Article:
In many respects, we’re starting all over with disability discrimination. If the Supreme Court has, in the past, given employers an advantage in these cases, the advantage is about to be given to employees.

If you haven’t started already, employers should be preparing for how the changes to the ADA will effect employment processes, accommodating employees with disabilities and compliance requirements.

In a recent Workforce article, author Tina M. Maiolo explained the next steps employers should take to prepare for the upcoming ADA changes. Here are her seven steps to compliance with the ADA Amendments Act:

  1. Assume every employee is healthy. Presume nothing, especially whether the employee has any type of impairment.

  2. Assume all employee impairments fall under the ADA. When an employee claims to have an impairment, always assume that it is qualified as a disability under the ADA Amendments Act. Employers are “safer to assume from the outset that an impairment qualifies as a disability than trying to argue later that it does not.”

  3. Accommodate employee impairments. After a claim is made, be sure to make all reasonable attempts to accommodate the employee’s impairment. Unless the accommodation creates “undue hardship,” by being so burdensome or expensive that it changes the nature of the business, employers must be accommodating.

  4. Review and edit job descriptions. “An employer’s defense against an ADA Amendments Act claim is likely to rest on whether the disabled employee was "qualified" to perform the essential functions of his or her job.” Write an accurate and detailed job description from the beginning that clearly defines essential job functions.

  5. Begin ADA Amendments Act training. “HR should treat the ADA Amendments Act as an entirely new law.” Everyone involved in the hiring process, including HR and managers should go through training to understand the changes.

  6. Throw away, modify or create disability policies. Either start from scratch writing new disability policies, or modify your existing policies to reflect the latest ADA changes. It would be best to have these done before the law goes into effect on the first of the year.

  7. Make modifications as the courts interpret the new amendments. “The impact of the ADA Amendments Act will not be static,” they will continue to evolve over time. Stay on top of the latest changes and your business will be better protected.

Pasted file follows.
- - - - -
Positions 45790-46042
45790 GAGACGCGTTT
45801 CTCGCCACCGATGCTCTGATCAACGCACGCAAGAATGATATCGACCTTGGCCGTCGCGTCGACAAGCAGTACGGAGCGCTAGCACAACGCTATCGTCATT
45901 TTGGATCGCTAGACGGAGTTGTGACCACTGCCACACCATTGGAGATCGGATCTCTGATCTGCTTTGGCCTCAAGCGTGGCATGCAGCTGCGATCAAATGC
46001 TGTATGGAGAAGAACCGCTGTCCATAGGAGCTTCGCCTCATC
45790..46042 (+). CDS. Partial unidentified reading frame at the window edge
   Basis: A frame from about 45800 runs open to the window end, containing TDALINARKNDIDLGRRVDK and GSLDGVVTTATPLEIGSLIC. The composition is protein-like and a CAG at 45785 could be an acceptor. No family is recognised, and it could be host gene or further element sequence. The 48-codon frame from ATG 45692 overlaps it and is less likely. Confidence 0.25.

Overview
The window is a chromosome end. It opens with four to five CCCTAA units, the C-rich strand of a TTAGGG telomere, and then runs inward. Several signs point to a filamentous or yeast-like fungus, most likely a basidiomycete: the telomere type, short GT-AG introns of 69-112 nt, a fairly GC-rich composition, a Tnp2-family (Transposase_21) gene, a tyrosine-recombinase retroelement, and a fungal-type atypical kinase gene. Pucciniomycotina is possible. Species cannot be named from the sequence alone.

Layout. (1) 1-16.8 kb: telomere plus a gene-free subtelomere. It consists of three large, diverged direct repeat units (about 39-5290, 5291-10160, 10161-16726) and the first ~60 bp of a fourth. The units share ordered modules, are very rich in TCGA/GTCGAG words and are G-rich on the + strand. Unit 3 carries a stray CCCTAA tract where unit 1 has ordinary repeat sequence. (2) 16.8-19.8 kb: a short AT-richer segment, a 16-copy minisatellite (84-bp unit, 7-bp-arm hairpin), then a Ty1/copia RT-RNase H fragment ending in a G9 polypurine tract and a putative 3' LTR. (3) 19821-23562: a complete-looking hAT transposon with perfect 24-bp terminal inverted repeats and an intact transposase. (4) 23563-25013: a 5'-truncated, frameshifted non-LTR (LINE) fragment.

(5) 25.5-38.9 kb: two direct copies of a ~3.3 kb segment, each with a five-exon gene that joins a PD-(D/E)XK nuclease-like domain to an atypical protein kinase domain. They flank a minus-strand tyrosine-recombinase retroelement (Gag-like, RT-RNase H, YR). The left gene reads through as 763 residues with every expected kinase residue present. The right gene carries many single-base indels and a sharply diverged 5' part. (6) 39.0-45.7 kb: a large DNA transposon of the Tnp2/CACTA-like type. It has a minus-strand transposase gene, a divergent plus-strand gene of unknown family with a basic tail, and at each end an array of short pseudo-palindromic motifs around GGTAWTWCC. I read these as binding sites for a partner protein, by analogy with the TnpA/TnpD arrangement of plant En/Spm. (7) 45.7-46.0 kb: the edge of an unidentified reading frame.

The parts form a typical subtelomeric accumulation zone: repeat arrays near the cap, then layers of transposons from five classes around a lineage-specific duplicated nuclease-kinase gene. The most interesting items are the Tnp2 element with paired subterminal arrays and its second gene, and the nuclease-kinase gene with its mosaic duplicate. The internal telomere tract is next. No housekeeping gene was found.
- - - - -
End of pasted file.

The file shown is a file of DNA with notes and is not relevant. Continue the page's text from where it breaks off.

Understanding the changes to the ADA is the first step to compliance. Once the law goes into effect on January 1, 2009, it is up to employers to choose to follow what is required of them under the law.

If you’re looking for help managing employee accommodation requests, the ComplyRight ADA Administration System contains all the forms and information employers need to comply. Complete with forms, tip sheets and valuable best practice information, the system can help you manage any request.

ADA Amendments Act, Part 1: What changed?

In September, President Bush signed the Americans with Disabilities Amendments Act as an effort to restore protection for disabled individuals that were created in the original 1990 bill. The new ADA Amendments will go into effect on January 1, 2009 and every employer and HR professional must be prepared to stay in compliance with the new regulations.

The new ADA changes allow more protections for disabled individuals by reversing Supreme Court decisions that once narrowed the definition of disability and what is a major life activity. It also forms broader parameters to how the law may be interpreted by the courts in the future.

One of the biggest questions the amendments answer is in regards to: What is a major life activity? As written, the new ADA states that it shouldn’t be interpreted strictly and whether someone is disabled “should not demand extensive analysis.” According to The Word on Employment Law with John Phillips, Phillips explains: